Kirsten Dunst was attacked this week in the media by women (who call themselves feminists) because of comments she made in a Harper’s Bazaar interview.
These “feminists” described her as a “dumb blonde” who just “looks good in clothes” and is “not paid to write gender theory, so it’s not surprising.”
Last time I checked, insulting another woman based upon her own personal views and the way she wishes to live her life…is the opposite of feminism.
These riled up “feminists” were so worried about starting an argument about political correctness that they failed to read the whole interview. It’s classic confirmation bias. They read the part that angered them and went off.
Dunst said she felt femininity has been “undervalued.”
She goes on to say, "Femininity has lost its meaning. Our culture and media teach women that success means running after careers and money."
"We all have to get our own jobs and make our own money, but staying at home, nurturing, being the mother, cooking — it’s a valuable thing my mum created."
"Instead, a pro-woman society should emphasize a woman’s importance and worth, no matter her decision in how to live out her life."
What Kirsten Dunst said is, essentially, the essence of feminism. That no one woman can define feminism. That a woman can support equality, and be strong, fierce and independent—whether she is a stay-at-home mom or a CEO of a major corporation.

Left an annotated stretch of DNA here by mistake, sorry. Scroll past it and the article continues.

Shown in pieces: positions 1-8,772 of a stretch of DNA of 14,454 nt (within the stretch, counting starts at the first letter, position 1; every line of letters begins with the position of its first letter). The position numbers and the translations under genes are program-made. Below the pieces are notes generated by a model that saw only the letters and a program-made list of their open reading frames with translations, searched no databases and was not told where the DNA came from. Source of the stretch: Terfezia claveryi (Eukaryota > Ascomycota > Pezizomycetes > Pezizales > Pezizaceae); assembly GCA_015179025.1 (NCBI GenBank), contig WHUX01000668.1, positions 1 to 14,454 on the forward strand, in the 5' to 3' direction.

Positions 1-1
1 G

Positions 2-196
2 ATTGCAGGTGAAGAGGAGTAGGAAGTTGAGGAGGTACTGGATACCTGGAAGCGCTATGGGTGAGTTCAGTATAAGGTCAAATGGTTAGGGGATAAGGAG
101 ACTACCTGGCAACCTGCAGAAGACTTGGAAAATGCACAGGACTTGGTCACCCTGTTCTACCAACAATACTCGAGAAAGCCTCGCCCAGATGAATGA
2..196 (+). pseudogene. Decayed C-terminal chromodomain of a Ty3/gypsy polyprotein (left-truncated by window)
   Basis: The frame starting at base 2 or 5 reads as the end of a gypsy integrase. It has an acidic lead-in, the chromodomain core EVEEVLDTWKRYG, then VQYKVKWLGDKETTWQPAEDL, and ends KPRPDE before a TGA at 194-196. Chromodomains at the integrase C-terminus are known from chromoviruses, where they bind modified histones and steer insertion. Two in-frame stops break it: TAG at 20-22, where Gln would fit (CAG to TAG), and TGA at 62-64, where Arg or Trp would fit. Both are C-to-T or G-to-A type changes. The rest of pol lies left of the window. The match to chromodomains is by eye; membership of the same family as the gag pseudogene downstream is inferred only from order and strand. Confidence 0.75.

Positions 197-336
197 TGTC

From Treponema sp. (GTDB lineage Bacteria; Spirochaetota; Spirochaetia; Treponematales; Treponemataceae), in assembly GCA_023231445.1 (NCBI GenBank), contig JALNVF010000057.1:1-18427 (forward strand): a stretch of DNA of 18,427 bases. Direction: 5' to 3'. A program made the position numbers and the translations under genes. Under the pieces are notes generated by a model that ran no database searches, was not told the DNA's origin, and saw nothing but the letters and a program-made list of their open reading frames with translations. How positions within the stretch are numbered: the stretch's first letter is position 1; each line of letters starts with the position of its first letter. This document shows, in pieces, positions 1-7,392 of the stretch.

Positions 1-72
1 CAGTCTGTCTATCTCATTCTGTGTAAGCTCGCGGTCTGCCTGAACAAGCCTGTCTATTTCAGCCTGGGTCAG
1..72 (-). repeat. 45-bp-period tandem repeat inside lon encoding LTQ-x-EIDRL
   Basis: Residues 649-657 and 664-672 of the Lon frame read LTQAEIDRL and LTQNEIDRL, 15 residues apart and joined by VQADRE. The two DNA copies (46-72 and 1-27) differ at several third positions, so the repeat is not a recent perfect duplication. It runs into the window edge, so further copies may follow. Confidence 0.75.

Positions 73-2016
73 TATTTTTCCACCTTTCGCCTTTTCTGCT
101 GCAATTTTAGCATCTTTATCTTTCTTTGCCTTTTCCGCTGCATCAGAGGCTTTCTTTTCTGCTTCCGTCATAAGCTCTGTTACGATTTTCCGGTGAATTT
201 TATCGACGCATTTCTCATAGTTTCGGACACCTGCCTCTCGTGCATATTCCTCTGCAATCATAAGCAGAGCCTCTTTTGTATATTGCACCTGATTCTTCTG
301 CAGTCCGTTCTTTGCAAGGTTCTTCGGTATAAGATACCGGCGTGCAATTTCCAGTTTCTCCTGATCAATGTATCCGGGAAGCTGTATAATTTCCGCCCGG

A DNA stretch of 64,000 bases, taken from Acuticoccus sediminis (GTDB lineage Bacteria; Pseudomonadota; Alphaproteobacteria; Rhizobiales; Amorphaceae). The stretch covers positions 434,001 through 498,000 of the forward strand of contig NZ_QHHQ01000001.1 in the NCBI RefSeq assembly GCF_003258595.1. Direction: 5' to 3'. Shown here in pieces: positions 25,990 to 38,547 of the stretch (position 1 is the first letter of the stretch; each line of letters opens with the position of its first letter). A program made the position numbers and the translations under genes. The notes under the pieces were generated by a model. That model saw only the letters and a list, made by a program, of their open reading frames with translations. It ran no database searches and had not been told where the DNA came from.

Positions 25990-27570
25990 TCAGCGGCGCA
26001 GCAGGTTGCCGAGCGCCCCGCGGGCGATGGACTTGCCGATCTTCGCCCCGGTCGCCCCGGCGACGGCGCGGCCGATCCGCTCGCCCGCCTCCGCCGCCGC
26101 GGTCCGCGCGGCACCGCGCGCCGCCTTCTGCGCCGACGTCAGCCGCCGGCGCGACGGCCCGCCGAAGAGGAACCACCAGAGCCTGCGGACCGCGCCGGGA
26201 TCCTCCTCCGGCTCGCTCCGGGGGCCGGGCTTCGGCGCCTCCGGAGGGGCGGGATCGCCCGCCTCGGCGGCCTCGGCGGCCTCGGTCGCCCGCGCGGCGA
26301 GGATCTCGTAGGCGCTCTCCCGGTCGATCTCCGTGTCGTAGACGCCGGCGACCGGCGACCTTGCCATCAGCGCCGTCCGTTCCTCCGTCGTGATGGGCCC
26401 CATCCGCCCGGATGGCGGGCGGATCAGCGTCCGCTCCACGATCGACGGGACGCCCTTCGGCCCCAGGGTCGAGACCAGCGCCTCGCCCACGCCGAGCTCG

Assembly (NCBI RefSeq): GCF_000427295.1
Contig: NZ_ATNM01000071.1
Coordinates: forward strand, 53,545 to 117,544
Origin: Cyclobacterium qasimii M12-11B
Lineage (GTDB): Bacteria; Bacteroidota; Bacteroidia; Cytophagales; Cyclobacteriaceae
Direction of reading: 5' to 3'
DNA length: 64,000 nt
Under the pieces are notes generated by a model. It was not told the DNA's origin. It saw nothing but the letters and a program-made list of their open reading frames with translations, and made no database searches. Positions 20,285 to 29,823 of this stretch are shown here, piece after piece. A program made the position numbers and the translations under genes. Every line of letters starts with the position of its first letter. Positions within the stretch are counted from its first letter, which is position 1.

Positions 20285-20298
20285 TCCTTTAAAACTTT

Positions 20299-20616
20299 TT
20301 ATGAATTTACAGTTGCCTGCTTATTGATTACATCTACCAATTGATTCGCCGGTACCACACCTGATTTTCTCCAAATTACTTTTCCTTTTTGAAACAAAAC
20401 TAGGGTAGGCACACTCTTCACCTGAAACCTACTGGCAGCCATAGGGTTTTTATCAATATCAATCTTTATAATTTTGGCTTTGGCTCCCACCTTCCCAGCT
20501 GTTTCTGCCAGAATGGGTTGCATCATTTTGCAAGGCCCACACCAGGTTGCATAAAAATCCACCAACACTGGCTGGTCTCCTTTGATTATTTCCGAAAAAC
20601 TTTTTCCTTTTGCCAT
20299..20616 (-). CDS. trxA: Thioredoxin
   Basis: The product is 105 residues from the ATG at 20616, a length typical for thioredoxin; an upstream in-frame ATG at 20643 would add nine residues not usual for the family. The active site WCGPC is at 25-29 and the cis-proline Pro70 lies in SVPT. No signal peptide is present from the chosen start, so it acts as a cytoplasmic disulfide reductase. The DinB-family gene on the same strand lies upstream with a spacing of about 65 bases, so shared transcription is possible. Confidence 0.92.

I am a woman. And I think that I can be both feminine and a feminist.
I like wearing dresses, but that doesn’t mean I shouldn’t be treated any less equal than a man.
I like and thank men who open doors for me because I am an appreciative and decent human being who just had something kind done for them. I know I can do it myself, but accepting help from someone doesn’t make me submissive or any less powerful.
Until I find someone I want to love, marry and share the rest of my life with, I want to work a job…probably multiple jobs in different fields over the course of my life…doing what I love, for however long I want, and be given equal pay and equal treatment under the law. But, does this mean I have to act or dress like a man? No. I can do what I want because it’s my choice.
And when I do find that special person, I want to be a stay-at-home mom some day. I want to cook for my family, teach my children how to ride bikes and drive cars, make cupcakes for the kids in their class, and own and run my home. Does that make me less feminist? No. That’s my choice. I want to do that.
Do you see the pattern here? It’s my choice. It’s EVERY woman’s choice.
Is there a rule book for feminism? No.
Do you have to meet X, Y, Z criteria in order to be a feminist? No.
I don’t need “those who call themselves feminists” telling me how to be a feminist.
I am a strong woman who can decide and choose how I want to live my life.
AND THAT…is feminism.